In August 2016, a graphic featuring a picture of billionaire George Soros next to a quote ostensibly uttered by him about his goal to “bring down the United States by funding Black Hate groups” began circulating via social media:
Although this image indicated that the business magnate and political activist issued this comment during the course of an interview with the Germany newspaper Bild in September 2014, we found no evidence that any such interview took place. The putative statement from Soros about his funding “Black Hate groups” does not appear in the newspaper’s archives for September 2014 (or any other month), nor did we find reference to it in any other credible publication.
The first iteration of this quote we could uncover appeared on the Tumblr page “Overpasses for America” in an article published on 19 August 2016, nearly two years after Soros allegedly issued these inflammatory remarks.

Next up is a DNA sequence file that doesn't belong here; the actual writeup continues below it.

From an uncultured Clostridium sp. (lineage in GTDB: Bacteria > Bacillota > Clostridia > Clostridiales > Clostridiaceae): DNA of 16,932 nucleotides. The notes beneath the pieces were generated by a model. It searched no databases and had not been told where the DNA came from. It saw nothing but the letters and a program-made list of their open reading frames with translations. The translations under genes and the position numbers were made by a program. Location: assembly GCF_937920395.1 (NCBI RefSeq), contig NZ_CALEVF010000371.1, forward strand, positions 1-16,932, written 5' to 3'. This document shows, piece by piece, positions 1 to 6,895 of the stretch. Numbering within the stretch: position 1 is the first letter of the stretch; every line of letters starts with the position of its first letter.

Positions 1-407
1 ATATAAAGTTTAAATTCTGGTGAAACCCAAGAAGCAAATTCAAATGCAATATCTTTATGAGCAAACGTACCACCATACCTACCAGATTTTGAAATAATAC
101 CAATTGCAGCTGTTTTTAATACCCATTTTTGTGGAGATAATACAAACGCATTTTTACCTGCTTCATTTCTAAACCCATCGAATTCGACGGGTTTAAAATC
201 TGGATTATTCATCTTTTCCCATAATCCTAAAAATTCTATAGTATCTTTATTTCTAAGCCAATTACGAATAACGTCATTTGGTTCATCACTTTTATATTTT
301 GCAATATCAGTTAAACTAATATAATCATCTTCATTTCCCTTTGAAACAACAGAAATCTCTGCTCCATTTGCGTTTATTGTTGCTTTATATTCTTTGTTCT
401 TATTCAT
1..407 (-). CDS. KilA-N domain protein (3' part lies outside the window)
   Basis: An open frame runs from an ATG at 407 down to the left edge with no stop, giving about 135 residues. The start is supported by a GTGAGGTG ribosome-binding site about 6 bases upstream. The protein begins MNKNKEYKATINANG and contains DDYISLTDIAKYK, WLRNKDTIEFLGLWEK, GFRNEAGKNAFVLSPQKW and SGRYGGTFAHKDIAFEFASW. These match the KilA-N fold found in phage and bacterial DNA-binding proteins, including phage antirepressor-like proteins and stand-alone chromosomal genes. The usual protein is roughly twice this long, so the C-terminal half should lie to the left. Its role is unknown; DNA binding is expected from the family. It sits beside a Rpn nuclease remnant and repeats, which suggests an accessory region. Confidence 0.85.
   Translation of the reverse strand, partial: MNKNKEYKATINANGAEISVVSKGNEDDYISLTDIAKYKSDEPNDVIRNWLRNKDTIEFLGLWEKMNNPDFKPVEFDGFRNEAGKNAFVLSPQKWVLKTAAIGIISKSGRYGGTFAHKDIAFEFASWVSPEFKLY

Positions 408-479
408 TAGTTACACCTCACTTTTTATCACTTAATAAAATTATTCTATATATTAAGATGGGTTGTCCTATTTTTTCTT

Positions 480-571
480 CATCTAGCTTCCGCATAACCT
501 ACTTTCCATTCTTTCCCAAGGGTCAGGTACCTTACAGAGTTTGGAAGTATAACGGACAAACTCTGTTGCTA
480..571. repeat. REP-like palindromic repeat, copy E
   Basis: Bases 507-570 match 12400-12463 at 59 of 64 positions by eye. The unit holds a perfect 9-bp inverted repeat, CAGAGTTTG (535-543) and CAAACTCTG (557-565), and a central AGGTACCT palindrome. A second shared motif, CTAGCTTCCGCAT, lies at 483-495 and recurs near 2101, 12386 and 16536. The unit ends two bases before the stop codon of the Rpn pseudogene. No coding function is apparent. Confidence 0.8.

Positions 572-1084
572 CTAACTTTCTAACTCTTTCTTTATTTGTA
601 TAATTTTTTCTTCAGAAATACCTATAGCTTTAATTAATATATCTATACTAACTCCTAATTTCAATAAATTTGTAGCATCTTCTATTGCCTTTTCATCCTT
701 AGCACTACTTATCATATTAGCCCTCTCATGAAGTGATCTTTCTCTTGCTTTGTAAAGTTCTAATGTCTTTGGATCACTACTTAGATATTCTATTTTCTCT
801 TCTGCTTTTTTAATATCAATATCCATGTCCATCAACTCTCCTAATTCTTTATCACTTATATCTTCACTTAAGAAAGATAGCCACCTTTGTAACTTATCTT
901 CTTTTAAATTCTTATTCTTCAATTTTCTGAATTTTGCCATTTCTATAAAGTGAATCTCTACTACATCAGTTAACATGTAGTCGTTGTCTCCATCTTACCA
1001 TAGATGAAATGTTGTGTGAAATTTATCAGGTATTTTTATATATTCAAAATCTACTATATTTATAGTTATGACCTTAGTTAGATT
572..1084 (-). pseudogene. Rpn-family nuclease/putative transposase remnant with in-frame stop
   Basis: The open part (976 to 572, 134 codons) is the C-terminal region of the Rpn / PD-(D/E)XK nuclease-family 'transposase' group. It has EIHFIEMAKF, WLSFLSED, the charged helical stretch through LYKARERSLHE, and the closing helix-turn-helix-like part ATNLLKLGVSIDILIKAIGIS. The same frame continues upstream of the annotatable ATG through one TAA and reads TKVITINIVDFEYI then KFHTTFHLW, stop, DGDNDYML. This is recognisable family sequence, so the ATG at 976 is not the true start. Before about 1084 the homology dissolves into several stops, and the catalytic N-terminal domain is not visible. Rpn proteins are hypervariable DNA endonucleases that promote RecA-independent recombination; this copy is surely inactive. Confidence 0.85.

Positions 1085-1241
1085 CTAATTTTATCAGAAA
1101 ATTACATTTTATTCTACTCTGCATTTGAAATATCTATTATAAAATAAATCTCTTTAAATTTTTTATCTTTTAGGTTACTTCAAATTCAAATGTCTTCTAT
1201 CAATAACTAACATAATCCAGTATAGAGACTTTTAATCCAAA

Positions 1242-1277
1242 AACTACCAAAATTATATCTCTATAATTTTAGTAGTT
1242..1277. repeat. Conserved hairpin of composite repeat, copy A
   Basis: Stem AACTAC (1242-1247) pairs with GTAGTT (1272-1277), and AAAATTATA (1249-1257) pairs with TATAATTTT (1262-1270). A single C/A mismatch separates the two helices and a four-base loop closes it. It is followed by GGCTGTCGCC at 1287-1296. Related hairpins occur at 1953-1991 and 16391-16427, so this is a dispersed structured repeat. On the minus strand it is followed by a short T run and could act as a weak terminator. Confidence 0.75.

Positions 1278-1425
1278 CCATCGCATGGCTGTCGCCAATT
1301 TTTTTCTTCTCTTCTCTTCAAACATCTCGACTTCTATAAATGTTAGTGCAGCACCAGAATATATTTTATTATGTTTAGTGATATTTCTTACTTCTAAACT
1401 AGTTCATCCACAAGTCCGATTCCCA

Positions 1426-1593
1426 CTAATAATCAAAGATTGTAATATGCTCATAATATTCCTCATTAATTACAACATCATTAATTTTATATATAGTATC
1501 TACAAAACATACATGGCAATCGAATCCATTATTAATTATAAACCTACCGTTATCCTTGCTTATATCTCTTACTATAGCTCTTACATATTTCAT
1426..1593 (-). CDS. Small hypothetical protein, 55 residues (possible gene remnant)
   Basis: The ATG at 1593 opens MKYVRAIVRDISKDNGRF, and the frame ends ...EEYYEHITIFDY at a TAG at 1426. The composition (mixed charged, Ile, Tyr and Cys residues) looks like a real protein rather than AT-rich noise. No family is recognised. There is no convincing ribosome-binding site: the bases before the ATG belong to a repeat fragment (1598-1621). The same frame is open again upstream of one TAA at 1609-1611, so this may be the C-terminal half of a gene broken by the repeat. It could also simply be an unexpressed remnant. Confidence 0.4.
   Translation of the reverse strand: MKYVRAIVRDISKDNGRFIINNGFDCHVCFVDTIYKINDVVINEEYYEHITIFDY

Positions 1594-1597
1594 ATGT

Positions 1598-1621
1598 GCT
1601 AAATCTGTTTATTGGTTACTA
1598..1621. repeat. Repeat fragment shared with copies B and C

Aside from the suspicious lack of documentation for this alleged Soros quote, it’s highly unlikely that the billionaire would be so open and candid about a plan to fund “Black Hate groups,” manipulate the black community, and bring down the United States in a newspaper interview. (It also makes little sense for Soros, one of the world’s richest people and most successful capitalists, to be motivated to dismantle the nation that is home to the planet’s largest economy.)
Fake quotes are frequently accompanied by false source information in order to make them appear legitimate. This tactic has also been used for viral quotes ostensibly uttered by presidential candidates Donald Trump and Hillary Clinton, for example: Trump was accused of saying that Republicans were the “dumbest group of voters” during an interview with People, and Clinton was accused of saying the same of Democratic voters in a 2005 book. Yet neither Clinton nor Trump made such comments.